Advice for New Analysts Seeking PE ExitsPE
Mod note (Andy): "Blast from the past - Best of WSO" - while Eddie is away this month in his place we'll be posting up some of the most popular posts from the past. This was originally posted on 12/26/09
I received a number of PMs asking for advice for analysts as to how to successfully position themselves for PE interviews. Instead of PMing responses, I figured I'd just make a post. So, here it is:
The best way to position yourself for PE recruiting will be to develop strong relationships with the senior bankers, particularly the MDs. During PE recruiting, if your MD is not the one who sets up the interview, they will still most certainly be called as a reference. In the PE world, your reference is extremely important. A "luke-warm" reference is instant grounds for dismissal, even if you've successfully navigated the entire interview process.
How do you make the MD like you? The most important thing is attitude. NEVER, EVER complain about the work or how much sleep you didn't get the night before. It will not reduce your workload, it will destroy your mental well-being / efficiency, and no one will like you. Plenty of other analysts will bitch late at night, but its important that you keep a low profile and just agree with everyone. The other analysts don't like the "happy-go-lucky-all-the-time" analyst, so keep this in mind as well.
In addition to maintaining a positive attitude, there is obviously not substitution for high-quality work. Everyone finds their own style, but every successful analyst is well-organized. Try to always have every detail at your fingertips and maintain a well-organized workspace. This gives the impression that you're on top of things and have your shit together. It makes a difference. Oh and -- ALWAYS DOUBLE CHECK YOUR WORK. If the experienced analysts don't tell this to you every day of training, they are doing your a disservice. You will find mistakes almost every time. Even if they are silly spelling mistakes or poor formatting, these mistakes will give the impression of sloppy work. People will ignore the content, even if its great, simply because of misspellings and formatting. Sounds dumb, but that's the way it goes.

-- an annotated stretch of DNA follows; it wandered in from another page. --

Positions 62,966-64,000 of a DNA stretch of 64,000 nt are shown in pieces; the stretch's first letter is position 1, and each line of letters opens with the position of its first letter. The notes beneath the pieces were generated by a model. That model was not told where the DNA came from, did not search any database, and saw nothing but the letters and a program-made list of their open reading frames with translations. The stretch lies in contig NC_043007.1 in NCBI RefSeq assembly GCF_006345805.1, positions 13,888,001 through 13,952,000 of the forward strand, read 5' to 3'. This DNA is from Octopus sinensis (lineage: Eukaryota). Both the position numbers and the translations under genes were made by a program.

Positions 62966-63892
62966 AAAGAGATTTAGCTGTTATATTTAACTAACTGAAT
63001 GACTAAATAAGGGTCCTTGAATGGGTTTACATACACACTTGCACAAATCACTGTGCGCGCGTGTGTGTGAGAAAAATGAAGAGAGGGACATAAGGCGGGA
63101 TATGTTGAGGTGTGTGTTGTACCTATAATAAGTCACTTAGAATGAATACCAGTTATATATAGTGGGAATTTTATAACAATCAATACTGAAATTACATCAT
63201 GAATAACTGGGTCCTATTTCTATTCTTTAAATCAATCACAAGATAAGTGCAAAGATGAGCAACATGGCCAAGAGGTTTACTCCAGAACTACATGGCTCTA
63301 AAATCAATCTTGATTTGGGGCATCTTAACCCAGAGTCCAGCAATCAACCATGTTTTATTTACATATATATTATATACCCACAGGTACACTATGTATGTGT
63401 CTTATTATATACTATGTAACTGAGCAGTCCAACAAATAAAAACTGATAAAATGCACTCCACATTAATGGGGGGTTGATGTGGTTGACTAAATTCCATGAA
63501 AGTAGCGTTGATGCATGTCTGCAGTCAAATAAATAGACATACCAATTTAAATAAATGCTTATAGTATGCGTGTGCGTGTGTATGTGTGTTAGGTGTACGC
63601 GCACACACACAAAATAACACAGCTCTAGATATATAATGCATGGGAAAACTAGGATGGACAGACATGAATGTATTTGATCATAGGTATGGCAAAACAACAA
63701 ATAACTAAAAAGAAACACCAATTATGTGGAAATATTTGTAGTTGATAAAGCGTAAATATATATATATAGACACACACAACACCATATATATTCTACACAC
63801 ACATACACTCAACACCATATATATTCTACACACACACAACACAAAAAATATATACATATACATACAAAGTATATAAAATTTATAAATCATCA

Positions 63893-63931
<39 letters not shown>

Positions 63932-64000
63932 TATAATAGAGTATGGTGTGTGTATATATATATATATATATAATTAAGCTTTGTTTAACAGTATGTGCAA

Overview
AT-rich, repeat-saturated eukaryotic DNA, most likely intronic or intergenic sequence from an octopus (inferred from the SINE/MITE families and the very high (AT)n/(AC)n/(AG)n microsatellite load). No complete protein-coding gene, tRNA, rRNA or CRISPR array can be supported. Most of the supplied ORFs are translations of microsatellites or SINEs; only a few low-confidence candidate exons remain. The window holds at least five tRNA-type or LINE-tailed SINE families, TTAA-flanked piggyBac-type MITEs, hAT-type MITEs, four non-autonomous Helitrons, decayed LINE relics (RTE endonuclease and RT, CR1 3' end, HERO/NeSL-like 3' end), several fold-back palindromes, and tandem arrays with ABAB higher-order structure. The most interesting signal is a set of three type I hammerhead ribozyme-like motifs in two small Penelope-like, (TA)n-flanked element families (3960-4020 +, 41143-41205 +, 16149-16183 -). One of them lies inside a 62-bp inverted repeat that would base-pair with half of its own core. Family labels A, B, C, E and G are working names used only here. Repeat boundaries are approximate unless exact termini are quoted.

Lastly, make sure you know what you're doing and why you're doing it. It is so easy to be so deep in the weeds that you fail to see the big picture. When work piles up, you turn into a processing machine and ignore everything else. When it comes time to interview at PE firms, you'll be scrambling to remember all the details of the deal, even if you spent hundreds of hours working on them. While I don't have BB modeling experience, I know a lot of MM analysts fall victim to templates. For example, if you're using a template to do an accretion / dilution analysis, that's fine, but take the time to understand what it is your analyzing. Knowing that the deal is accretive in year 1 is great, but you'll be expected to know what is driving the accretion. Is it a low cost of capital, the substantial use of cash on the balance sheet to fund the acquisition, or something else? This is the difference between a good analyst and a great analyst. The good analyst produces accurate work, the great analyst can interpret it.
There are obviously dozens of other minor factors that play a role in your job hunt, but I've found these to be the most influential. You can't change your resume once you start work, so you have to rely on relationships and experience to seperate you from your peers at that point.